Finding the correct selection of Earl Gray in Britain might be challenging because of the variety of Earl Gray variations. The best way to obtain this tea’s quality is to choose loose tea rather than regular teabags. It is really challenging to find the best Earl Gray tea. With so many variations available, choosing the best Earl Gray for your palate may be a time-consuming and expensive process. Regardless of personal preference, tea lovers always combine Earl Gray with bergamot oil’s distinctive flavor and aroma. Numerous health advantages exist with this tea.
Today, heightened interest in green tea can be attributed to the recent trend toward wellness. Tea suddenly gained popularity again since it has been shown to offer several health benefits. Its less harsh and energizing flavor is quite fine without the need for improvement. Even the fragrance of a typical plant makes you feel normal and sound when drinking it. Depending on how much oxidation it has undergone, the preferences and odors might vary greatly.
This Chinese tea is typically consumed in the form of loose leaves. Depending on the regular flavors that are added during the manufacturing process, it has varying tastes. This tea is particularly expensive because it has a complex interplay of readiness. It is therefore an ad hoc beverage. However, it is still highly recognized in the UK.
Tea as a break
British employees are required by law to take a minimum of twenty-minute break every six hours; this is referred to in government guidelines as “a tea or lunch break”. When taken in the morning, this is sometimes colloquially known as elevenses, served about 11 a.m. Throughout a brief tea break during the workday, a mug of builder’s tea is frequently observed.
Tea as a meal
Tea is the name of a small supper in addition to the beverage. It was developed in 1840, according to Anna Maria, Duchess of Bedford. Teahouses and tea rooms began serving cakes or a little lunch with their tea. Cream teas, which come with scones, clotted cream, and jam, are a specialty of the West Country. In modern British use, afternoon tea typically denotes a special event, sometimes in a hotel dining room, with little sweet pastries and savory appetizers (tea sandwiches). After Alfred Bird’s invention of baking powder in 1843, which allowed the sponge to rise higher in cakes, a patriotic cake, Victoria sponge, was produced and named after the Queen. Queen Victoria was known to love sponge cake with her afternoon tea.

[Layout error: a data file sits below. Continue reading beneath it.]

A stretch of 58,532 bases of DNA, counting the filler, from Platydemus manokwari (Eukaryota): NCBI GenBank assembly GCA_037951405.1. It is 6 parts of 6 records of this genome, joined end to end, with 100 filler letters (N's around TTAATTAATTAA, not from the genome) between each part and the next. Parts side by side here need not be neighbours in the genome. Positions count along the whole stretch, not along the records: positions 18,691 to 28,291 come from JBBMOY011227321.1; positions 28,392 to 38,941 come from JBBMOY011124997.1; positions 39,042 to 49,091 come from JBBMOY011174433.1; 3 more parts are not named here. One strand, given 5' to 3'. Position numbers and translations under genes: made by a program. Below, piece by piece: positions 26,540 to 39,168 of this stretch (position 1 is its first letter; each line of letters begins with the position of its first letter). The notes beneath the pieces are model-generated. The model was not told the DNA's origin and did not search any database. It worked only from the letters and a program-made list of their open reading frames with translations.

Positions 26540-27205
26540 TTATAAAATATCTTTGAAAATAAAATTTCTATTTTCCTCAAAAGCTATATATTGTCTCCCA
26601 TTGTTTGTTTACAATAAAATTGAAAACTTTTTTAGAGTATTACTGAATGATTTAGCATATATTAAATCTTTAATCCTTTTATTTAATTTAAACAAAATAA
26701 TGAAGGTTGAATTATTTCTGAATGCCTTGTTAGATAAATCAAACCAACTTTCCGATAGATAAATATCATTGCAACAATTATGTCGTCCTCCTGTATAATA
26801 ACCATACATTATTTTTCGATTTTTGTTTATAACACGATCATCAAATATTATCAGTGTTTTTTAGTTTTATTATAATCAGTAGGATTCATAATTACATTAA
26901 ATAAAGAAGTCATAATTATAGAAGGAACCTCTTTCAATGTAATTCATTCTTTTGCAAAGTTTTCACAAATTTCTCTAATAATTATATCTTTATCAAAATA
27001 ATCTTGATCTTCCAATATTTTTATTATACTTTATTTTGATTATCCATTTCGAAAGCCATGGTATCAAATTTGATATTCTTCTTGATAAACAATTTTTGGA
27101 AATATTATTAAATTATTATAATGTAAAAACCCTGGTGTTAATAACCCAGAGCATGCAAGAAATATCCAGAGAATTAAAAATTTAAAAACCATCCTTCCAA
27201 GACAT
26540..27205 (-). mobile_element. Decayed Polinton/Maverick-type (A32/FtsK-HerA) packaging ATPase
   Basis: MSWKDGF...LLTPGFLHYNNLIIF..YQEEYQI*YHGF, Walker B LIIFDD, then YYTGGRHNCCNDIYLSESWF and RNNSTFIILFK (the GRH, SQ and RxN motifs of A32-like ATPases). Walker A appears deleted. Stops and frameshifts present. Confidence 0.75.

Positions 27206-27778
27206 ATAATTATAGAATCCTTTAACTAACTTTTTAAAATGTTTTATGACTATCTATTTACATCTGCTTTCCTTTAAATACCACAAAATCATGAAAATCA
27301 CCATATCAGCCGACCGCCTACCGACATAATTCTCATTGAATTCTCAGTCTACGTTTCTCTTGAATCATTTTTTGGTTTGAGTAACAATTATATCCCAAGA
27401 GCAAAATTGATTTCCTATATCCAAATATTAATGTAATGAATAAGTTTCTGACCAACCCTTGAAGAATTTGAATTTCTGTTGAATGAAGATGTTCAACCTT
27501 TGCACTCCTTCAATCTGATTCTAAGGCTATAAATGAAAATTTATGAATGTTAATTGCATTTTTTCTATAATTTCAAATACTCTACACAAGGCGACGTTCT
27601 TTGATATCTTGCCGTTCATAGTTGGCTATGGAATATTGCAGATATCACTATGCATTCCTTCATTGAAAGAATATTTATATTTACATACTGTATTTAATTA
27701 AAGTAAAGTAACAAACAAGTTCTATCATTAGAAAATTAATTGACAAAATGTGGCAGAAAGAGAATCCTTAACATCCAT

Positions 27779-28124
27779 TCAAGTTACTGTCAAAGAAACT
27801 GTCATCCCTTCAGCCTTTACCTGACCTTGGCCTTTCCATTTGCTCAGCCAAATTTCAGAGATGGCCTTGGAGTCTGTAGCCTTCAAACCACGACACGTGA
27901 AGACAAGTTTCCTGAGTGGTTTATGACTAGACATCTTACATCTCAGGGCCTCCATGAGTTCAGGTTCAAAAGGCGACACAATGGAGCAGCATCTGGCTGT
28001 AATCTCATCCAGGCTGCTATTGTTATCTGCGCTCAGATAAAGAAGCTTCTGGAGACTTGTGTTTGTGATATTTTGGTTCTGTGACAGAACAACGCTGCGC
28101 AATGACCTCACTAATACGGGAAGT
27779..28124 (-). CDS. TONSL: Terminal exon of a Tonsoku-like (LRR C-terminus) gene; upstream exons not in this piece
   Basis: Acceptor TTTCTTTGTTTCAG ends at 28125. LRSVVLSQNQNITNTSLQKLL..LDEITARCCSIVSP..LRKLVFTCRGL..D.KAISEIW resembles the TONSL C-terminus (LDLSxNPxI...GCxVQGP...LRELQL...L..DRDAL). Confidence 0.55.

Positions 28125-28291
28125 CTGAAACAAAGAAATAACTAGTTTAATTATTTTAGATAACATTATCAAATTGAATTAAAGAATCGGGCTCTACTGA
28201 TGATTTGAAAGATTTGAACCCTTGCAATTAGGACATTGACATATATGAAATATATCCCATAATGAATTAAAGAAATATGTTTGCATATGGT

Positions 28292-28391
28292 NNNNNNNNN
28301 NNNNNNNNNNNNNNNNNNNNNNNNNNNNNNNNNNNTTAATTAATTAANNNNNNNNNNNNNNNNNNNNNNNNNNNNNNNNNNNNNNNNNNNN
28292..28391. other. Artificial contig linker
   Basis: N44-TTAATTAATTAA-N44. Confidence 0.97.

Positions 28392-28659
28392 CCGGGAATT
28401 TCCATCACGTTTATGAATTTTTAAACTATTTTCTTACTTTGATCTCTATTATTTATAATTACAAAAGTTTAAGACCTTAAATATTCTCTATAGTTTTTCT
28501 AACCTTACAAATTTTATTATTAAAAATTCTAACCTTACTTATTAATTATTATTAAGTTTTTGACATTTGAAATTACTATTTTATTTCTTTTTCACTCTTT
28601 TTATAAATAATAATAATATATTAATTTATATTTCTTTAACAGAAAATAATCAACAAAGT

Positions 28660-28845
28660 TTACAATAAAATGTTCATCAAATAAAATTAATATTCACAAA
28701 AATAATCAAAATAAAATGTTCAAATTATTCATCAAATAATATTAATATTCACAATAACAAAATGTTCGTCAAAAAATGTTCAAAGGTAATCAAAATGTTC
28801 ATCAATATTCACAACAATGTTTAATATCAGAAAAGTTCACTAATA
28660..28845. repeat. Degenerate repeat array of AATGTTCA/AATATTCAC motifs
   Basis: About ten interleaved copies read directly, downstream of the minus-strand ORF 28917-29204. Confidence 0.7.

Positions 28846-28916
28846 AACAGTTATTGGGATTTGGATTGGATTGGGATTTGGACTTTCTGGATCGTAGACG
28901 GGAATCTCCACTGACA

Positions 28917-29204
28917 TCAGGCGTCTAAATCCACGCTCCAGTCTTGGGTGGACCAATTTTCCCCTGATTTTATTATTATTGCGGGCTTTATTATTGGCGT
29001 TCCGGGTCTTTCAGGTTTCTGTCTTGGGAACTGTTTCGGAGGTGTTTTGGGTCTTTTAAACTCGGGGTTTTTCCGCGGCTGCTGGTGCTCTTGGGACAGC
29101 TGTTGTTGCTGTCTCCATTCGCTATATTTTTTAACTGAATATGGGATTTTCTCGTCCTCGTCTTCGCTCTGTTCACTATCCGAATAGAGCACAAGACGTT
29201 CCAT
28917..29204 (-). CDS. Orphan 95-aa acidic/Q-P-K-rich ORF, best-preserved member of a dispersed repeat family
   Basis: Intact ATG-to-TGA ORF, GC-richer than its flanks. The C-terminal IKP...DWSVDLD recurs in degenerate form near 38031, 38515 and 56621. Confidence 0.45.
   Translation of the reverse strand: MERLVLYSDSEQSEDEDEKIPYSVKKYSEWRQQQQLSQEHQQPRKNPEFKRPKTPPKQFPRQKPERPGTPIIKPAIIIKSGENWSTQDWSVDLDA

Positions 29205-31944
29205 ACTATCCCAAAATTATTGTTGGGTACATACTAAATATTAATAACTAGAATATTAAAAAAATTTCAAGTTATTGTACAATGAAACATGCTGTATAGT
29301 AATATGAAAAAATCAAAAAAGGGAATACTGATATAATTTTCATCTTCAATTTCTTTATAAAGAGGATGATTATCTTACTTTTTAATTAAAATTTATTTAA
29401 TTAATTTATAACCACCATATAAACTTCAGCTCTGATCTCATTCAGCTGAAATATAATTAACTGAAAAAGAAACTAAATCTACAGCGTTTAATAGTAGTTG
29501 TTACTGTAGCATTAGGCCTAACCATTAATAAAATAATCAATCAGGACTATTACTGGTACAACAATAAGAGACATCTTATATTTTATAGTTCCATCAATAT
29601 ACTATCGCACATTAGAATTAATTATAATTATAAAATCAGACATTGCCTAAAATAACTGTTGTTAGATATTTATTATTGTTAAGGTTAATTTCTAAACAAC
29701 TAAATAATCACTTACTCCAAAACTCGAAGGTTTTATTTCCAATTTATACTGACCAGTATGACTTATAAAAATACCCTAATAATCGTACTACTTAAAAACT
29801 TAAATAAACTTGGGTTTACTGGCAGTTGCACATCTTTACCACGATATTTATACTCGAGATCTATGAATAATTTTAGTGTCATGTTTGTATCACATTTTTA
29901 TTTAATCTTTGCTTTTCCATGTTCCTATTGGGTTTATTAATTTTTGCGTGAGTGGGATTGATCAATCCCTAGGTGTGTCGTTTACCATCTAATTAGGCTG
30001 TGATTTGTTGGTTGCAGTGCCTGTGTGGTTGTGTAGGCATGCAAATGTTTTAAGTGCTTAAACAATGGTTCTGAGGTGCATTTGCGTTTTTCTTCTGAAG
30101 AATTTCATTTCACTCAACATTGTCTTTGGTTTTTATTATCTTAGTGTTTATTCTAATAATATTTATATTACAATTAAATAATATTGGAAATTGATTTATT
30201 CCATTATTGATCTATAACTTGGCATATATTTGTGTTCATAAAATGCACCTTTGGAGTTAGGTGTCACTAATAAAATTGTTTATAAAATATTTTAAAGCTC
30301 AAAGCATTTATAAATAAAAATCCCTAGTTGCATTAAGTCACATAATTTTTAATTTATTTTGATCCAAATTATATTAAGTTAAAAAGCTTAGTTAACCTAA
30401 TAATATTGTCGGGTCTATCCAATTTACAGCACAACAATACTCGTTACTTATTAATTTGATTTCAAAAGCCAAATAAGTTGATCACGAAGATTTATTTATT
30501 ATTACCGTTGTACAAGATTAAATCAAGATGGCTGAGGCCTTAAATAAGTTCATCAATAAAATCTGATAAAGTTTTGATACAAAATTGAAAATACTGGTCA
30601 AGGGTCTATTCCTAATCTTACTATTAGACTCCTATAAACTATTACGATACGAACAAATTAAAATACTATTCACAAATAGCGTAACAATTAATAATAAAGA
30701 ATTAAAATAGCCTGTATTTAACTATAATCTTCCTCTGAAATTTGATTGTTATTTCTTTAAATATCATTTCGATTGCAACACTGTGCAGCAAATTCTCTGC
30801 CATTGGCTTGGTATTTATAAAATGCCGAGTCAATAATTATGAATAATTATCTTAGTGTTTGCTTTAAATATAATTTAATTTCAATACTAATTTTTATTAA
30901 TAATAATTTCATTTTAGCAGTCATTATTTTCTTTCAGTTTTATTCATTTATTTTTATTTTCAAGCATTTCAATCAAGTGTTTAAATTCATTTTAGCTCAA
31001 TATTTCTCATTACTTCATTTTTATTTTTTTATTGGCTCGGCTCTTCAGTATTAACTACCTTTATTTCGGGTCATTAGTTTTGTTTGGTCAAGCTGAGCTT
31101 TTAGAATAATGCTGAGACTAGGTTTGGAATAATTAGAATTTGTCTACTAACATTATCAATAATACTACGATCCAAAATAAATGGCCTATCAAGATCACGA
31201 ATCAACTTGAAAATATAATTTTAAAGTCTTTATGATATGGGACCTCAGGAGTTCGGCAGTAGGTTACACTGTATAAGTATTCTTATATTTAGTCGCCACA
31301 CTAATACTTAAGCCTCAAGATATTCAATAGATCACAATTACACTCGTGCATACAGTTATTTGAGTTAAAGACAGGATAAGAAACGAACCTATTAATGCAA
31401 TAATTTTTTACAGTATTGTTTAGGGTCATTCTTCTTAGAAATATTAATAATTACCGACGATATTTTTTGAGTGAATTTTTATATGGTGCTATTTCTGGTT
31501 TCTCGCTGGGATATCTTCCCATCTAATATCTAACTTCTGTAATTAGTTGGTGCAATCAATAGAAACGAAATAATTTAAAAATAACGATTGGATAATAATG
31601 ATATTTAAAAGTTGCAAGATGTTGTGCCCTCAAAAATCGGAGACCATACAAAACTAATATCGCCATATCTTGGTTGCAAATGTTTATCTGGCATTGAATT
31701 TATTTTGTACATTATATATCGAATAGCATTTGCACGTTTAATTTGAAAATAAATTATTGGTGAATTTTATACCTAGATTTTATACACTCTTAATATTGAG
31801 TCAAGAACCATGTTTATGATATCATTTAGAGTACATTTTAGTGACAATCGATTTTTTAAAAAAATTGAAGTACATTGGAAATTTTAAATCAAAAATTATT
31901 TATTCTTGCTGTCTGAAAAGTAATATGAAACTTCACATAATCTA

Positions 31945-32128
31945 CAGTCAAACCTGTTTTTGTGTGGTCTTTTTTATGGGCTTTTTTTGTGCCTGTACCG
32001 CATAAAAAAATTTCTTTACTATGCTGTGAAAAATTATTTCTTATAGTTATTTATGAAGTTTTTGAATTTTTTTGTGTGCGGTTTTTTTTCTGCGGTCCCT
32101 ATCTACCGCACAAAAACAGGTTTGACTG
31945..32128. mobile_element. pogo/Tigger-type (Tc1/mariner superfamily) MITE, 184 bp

A tea party is a gathering of friends for tea, typically in a private house.
A hot, savory meal eaten in the early evening is sometimes referred to as tea or high tea. This use is widespread in Northern England, Scotland, and Northern Ireland as well as in working-class British English. Australia and Ireland have both used it internationally.
From the 1940s through the 1980s, many types of loose tea were marketed in packets in the United Kingdom and contained tea cards. Children were supposed to collect these illustrated cards, which were about the same size as cigarette cards. Typhoo tea and Brooke Bond cards, the latter of which also offered albums for collectors to put their cards in, were two of the most well-known. The card was a dividend (“divvy”) against the cost of the tea under the Brooke Bond Dividend D brand.
The cards’ illustrations were created by several well-known painters, including Charles Tunnicliffe. Numerous of these card collections are now sought-after collectibles.
Today, tea remains a popular beverage in the United Kingdom, with a variety of regional and traditional tea-drinking customs. Understanding the history of tea in the UK might help one understand the beverage’s cultural and economic significance. It can also provide insight into how tea has changed and developed throughout time.